Re: Re: S. leucophylla, Catopsis b., et al.

From: Dave Evans (T442119@RUTADMIN.RUTGERS.EDU)
Date: Tue May 25 1999 - 22:45:00 PDT

Date:    Wed, 26 May 99 01:45 EDT
From: Dave Evans                           <T442119@RUTADMIN.RUTGERS.EDU>
Message-Id: <aabcdefg1839$foo@default>
Subject: Re: Re: S. leucophylla, Catopsis b., et al.

Cliff, Tom M and List,

> I believe this was thought to be the trapping mechanism of Catopsis
> berteroniana as well which has highly reflective white wax surrounding its
> tank. Despite its now non-carnivorous status, I have found drowned flying
> insects in them from time to time.

   I as far as I can tell, Jan hasn't placed these odd-ball plants
in the "non-carnivorous" status. They are sub-carnivores. Meaning
while they seem to catch more insects and they might benefit more
from what they 'catch' than their relatives, they still can't react
to and digest what they do catch. What can place in this catagory
is that that do seem to have ablility to attract bugs for the
purpose of getting some nutrients from them. Basically all plants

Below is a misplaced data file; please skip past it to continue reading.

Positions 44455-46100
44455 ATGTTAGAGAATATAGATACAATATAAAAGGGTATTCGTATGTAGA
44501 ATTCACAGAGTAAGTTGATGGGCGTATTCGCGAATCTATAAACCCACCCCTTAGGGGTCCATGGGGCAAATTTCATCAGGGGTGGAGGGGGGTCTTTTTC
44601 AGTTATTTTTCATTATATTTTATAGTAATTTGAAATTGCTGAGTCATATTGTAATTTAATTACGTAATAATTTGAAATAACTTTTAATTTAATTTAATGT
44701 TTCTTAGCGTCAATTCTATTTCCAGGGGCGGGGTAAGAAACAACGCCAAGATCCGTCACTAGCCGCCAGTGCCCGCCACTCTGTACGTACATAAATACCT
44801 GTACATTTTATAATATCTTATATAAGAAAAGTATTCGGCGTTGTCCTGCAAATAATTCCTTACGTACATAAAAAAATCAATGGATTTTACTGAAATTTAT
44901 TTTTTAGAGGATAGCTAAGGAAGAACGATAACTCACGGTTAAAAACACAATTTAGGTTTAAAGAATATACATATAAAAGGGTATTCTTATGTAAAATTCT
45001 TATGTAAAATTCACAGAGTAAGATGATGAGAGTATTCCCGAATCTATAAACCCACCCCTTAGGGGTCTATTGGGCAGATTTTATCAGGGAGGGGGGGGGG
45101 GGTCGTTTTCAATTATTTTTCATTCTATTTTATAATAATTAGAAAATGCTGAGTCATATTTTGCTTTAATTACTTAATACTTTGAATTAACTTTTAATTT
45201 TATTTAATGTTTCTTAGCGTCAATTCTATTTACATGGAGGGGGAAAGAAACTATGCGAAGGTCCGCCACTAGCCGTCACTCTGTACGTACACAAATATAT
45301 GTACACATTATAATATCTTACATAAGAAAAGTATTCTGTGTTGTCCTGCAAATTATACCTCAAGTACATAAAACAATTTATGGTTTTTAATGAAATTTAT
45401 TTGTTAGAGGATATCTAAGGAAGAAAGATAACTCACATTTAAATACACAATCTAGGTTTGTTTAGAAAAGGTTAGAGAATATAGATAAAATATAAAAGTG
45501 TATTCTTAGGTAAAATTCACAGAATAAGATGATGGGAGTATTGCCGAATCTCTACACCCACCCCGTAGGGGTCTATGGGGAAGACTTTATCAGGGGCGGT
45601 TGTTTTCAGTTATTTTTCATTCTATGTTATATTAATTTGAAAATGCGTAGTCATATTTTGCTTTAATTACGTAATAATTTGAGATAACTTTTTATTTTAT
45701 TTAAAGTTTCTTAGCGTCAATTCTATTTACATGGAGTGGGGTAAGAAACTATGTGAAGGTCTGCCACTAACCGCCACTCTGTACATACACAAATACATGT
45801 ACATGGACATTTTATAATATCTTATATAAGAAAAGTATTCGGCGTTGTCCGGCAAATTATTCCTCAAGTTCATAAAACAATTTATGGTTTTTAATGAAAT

can get nutrients from rotting animals, especially airplants--what
with all those folds in their leaves. But they also get nutrients
from dust they collect too. Perhaps a couple of these species are
starting to move away from collecting dust to collecting bugs, but
they simply aren't as carnivous as say _Drosera_ or _Sarracenia_.
In a couple million years, if we don't make them extinct in the
meantime, perhaps they will develop into full blown CP's.
   Someone was asking about evolution of CP's, what can we tell:
Are they becoming more carnivous or less? Well, from taking a
look _Drosera_ I'd have to say they are fairly static as far as
this particular trait goes. They are all just about the same
as far as eating bugs, but they sure have evolved a lot of other
traits and ablilities since becoming Drosera. I guess in this
case (of Drosera, anyway) it's a winning trait and they are
keeping it. Same goes for Sarracenaea (sp?), the family of
American pitcher plants. It's been millions and millions of years
since they evolved into the current genus (is that plural?) that
exist and they are all still catching and eating bugs.
   And we ought to be able to tell if they have close relatives
that aren't CP's anymore by looking at their flowers. I have
never heard of any such thing. Some species are only carnivorous
for part of the year, but that's not quite the same thing.

Dave Evans

This archive was generated by hypermail 2b30 : Tue Jan 02 2001 - 17:31:58 PST